These Bloggers Rock

I know I said we were done for the year, but it seems rather lame to leave up that “best of Copyblogger” post for a week. It kinda goes against what I preach around here, you know?

There’s been a great meme going around (and growing) that was started by Mack Collier, and brought to my holiday-diminished attention by Seth Godin. And unlike the “5 things” egoism, this meme highlights some fantastic marketing blogs that definitely deserve your attention.

The fact that the meme uses the term “Z-list” is a bummer, because it perpetuates the cut-and-dry ranking system that makes little sense in the blogging arena. The point is that there is an incredible array of valuable voices, and I’m happy that my own increased blogging capacity is going to allow me to focus on more of these other voices in the coming year.

Many of these blogs you’ll recognize if you’ve been reading Copyblogger for a while, like Mike Sansone, Ben Yoskovitz, Roberta Rosenberg, and new buddy Paul McEnany. But the idea is to reprint the whole list, and perhaps add in a few blogs that you read that haven’t yet been mentioned.

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The Best of Copyblogger (According to Time Magazine’s Person of the Year)

That’s you, remember?

Since the Holiday Season is upon us, and we all have better things to do than read blogs, I thought I would go ahead and shut things down for the year. And what better way to go out than with a recap of what you found notable in 2006?

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The Mark Twain Guide to Better Blogging

If there has ever been anyone who had something brilliant to say about almost everything, it would be Mark Twain, the artist formerly known as Samuel Langhorne Clemens. Twain is known for more notable quotes about more topics than you can shake a stick at.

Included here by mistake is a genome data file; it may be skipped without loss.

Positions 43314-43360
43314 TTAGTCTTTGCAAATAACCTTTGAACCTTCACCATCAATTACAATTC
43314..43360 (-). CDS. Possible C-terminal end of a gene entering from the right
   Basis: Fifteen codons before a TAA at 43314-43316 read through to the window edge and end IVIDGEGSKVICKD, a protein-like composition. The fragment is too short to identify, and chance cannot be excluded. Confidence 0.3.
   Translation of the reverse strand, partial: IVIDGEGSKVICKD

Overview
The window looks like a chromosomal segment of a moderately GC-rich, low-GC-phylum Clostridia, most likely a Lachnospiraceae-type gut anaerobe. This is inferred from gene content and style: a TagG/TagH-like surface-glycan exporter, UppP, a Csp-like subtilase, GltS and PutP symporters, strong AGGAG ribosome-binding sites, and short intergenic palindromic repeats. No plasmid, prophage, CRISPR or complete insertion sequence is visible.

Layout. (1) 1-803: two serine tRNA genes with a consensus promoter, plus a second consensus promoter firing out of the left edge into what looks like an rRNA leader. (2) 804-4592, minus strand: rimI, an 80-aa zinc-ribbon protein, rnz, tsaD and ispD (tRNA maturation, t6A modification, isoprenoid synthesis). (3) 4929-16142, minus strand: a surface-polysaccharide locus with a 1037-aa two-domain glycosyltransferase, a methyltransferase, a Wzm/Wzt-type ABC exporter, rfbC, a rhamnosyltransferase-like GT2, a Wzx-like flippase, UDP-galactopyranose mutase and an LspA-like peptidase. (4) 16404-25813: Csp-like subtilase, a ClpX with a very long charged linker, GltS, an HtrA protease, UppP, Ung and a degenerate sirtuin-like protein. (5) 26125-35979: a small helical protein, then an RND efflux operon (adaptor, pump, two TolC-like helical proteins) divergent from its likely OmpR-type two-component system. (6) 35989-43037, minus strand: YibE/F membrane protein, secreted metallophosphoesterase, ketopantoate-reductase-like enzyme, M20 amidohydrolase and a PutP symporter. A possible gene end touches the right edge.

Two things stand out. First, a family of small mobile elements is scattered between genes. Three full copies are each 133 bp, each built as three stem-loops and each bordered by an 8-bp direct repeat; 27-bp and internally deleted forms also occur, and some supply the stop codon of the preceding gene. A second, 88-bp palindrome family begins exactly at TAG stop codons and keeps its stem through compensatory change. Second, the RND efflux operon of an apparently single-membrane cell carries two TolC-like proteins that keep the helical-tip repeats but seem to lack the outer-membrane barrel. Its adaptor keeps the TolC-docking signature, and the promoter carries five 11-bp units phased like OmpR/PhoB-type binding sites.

And there’s no doubt in my mind that he would make an excellent blogger. Actually, he’d likely be a blogging guru.

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How to Write for Google

OK, enough with all my silly talk about writing for people first.

Let me tell you what you really want to know… how to write to rank well in Google.

Actually, I’ll just let Google tell you.

Our general advice is: Always focus on the users and not on search engines when developing your optimization strategy. Ask yourself what creates value for your users. Investing in the quality of your content and thereby earning natural backlinks benefits both the users and drives more qualified traffic to your site. … [K]eep in mind that nowadays search engines reward sweat-of-the-brow work on content that bait natural links given by choice.

I’ll elaborate next year. :)

Via Search Engine Land.

Social Media Marketing on Blog Talk Radio

What do you get when you put five marketing-minded bloggers on the air, and let listeners in on the party?

I’m not sure, but we’ll find out tomorrow night.

I’ll be joining in with Scott Baradell of Media Orchard, Click Here’s Cam Beck and Paul Herring who blog at Chaos Scenario, and the irrepressible Paul McEnany of HeeHaw Marketing. We call it the DMZ (Dallas Marketing Zoo) because, um… we all live in Dallas.

But don’t let geography discourage you. We’ll be talking about all sorts of topics relevant to social media marketing, and you’re welcome to join in live. It should be good for a few laughs at a minimum, if only to see which one of us trys to tell the worst joke.